Understanding our legal system through the different roles given to our Federal courts and State courts. There are three equal branches of government: executive branch, legislative branch and the judicial branch. Federal and state courts are part of the judicial branch of government. It is the job of the judicial branch to apply and interpret the law and mediate any issues that occur under them. Neither branch federal nor state can oversee functions reserved for the other branches.
The additional guard against tyranny was Separation of Powers which means the government was separated into different branches. The Constitution states that the Separation of powers was legislative, executive and judicial branches. Separation of power can defend against tyranny simply because there are 3 powers, not one; which does not make America have an absolute power. The third guard against tyranny was Checks and Balances, which were the balances in the 3 branches of power. In the constitution, there is a diagram stating which branch has power for each other.
Below are the powers of each branch. Our Legislative Branch does many things. Including the following; the main job of our Legislative Branch is to make the laws. It is made up of the senate and the House of Representatives. They also lay and collect taxes, declare war, coin money, provide for the army and navy, and decide on tax laws.
The judicial branch consists of the Supreme Courts and Federal Courts. Judges are selected or elected as members of these courts to enforce the law. In summary, the legislative branch makes the law, the executive branch carries out the law and the judicial branch enforces the law. These branches interact with each in such a way that each branch relies on the other two branches for their
2. Why is common law important? Common law is important because it keeps agreements and contracts liable and helps regulate our society. It is a body of general rules that applied throughout the entire English realm. Moreover, it became part of the heritage of all nations that were once British colonies, including the United
They are then implemented by the executive and enforced by the courts. Statute Law is the most important source of the principles and rules making up the British constitution because parliament is the sovereign body. An example of Statute law include: The Parliament Act (1911), which established the House of Commons as the dominant chamber of parliament. More recent example is The Human Rights Act (1998), which enshrined key rights in UK law. Secondly there is Common Law, Common law includes legal principles that have been developed and applied by UK courts.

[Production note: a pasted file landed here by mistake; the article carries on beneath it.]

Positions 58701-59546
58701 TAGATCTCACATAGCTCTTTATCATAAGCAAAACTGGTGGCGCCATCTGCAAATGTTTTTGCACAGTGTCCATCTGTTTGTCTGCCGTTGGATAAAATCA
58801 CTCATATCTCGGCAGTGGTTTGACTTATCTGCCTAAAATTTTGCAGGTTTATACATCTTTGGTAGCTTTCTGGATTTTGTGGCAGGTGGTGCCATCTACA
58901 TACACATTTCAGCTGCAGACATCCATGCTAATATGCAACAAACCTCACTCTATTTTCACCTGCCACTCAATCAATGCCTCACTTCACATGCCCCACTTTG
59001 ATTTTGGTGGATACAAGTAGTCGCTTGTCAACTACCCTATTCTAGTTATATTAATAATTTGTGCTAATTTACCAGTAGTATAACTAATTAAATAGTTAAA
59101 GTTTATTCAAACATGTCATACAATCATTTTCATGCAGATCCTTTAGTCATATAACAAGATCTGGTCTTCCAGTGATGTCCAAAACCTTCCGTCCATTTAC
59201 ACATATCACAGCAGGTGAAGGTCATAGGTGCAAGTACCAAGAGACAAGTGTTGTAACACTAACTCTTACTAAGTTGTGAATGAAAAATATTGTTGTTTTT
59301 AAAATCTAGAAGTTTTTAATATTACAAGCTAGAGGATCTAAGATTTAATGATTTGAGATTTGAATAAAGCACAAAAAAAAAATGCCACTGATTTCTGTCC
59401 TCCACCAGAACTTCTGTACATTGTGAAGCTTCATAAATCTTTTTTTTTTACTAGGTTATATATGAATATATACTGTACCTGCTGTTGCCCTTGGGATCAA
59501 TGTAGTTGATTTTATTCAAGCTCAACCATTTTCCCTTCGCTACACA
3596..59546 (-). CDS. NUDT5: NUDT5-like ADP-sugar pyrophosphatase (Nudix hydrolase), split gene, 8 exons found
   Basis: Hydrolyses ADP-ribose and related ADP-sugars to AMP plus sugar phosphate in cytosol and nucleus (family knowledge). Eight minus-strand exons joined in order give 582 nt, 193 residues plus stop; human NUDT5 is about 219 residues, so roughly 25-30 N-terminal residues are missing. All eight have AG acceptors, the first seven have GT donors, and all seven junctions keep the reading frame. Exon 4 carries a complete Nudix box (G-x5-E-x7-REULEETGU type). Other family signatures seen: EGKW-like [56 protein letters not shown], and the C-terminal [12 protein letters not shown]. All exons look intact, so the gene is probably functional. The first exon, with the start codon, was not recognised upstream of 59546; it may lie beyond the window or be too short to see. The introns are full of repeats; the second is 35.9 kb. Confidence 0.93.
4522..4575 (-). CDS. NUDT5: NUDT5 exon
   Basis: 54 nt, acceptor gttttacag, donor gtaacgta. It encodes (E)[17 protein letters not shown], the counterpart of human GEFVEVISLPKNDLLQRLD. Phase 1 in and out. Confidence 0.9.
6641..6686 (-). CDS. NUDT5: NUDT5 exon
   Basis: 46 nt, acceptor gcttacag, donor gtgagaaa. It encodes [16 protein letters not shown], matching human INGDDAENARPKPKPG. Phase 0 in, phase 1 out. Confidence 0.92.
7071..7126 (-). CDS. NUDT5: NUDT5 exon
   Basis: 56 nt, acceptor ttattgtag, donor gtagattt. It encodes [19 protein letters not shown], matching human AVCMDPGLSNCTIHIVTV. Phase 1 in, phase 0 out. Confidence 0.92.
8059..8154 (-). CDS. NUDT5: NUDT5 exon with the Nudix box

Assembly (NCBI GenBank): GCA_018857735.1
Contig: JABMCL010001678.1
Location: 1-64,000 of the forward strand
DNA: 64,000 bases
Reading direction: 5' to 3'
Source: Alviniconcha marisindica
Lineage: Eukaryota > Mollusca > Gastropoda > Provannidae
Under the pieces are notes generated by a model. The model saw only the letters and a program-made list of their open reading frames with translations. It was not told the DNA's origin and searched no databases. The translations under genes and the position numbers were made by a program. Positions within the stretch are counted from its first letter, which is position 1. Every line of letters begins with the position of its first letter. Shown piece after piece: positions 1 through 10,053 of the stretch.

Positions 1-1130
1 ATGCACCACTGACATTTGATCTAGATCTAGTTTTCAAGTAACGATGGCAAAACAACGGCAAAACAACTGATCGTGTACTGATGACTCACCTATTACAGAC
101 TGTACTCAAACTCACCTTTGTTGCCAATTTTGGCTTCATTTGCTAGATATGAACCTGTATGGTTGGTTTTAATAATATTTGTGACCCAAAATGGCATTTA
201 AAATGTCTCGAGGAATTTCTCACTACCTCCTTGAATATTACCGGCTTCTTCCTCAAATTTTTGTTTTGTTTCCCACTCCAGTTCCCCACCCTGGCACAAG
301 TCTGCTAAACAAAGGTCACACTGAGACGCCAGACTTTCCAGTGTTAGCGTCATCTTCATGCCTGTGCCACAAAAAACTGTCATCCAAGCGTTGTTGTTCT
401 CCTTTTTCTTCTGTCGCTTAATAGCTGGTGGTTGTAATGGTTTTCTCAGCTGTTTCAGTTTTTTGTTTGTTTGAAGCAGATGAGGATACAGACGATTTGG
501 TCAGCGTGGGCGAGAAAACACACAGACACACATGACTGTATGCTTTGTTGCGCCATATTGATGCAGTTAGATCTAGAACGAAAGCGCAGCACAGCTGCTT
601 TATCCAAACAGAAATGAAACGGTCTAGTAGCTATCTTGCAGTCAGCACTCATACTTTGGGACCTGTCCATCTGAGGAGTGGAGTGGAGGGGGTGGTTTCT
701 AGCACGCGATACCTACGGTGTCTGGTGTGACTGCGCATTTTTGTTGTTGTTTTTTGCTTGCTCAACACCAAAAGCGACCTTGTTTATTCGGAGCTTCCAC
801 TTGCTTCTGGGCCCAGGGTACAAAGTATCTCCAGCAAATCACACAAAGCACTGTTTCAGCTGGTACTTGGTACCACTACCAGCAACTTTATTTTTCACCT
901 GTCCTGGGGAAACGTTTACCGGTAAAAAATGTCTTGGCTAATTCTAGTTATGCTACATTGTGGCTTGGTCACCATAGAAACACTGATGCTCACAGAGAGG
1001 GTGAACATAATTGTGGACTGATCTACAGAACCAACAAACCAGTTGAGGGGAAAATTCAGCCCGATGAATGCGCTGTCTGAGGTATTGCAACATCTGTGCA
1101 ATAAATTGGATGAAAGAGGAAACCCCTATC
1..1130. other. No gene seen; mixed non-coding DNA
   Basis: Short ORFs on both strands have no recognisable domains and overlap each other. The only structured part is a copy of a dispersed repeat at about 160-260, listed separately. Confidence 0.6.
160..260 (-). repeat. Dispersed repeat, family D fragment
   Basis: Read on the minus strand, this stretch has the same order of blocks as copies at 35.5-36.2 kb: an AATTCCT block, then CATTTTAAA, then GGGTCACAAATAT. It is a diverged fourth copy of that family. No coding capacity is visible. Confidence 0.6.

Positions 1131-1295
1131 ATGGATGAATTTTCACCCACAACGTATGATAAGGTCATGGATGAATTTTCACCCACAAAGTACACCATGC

The court has ruling and power to inspect state and federal laws and decision-making actions to agree on if the obey the rules of the U.S Constitution. The constitution is there to make sure all the courts are following the rules. This is there to help and guide senates and executive authority not only to specific cases. The Supreme Court obtains the uppermost power and has final decision. The Supreme Court may have the power of all the courts; they still find themselves with restrictions to their power ("Supreme Court, United States", 2005.)
Firstly, in the United Kingdom, parliament is the legislative body is also the highest authority in the court system of the United Kingdom, senate performing the trial through the appellate committee of the senate, parliament became the final level trial for all criminal and civil in the UK whereas in Vietnam, state power is unified, with the assignment and coordination among state agencies in the implementation of legislative, executive and judiciary. The Supreme People's Court is the highest judicial body in the judicial sector. Secondly, operating principles of court in the United Kingdom and Vietnam was followed the principle of public trial and independence. Nevertheless, characterized in the British legal system is the law made by judicial authorities. As the result, when trial judges must follow strict guidelines.
The legislature is the law-making body, and is comprised of the House of Commons and the House of Lords. The legislative function involves ‘the enactment of general rules determining the structure and powers of public authorities and regulating the conduct of citizens and private organisations. The executive is all the institutions and persons concerned with the implementation of the laws made by the legislature. It involves central and local government and the armed forces. The role of the executive ‘..includes initiating and implementing legislation, maintaining order and security, promoting social and economic welfare, administering public services and conducting the external relations of the state.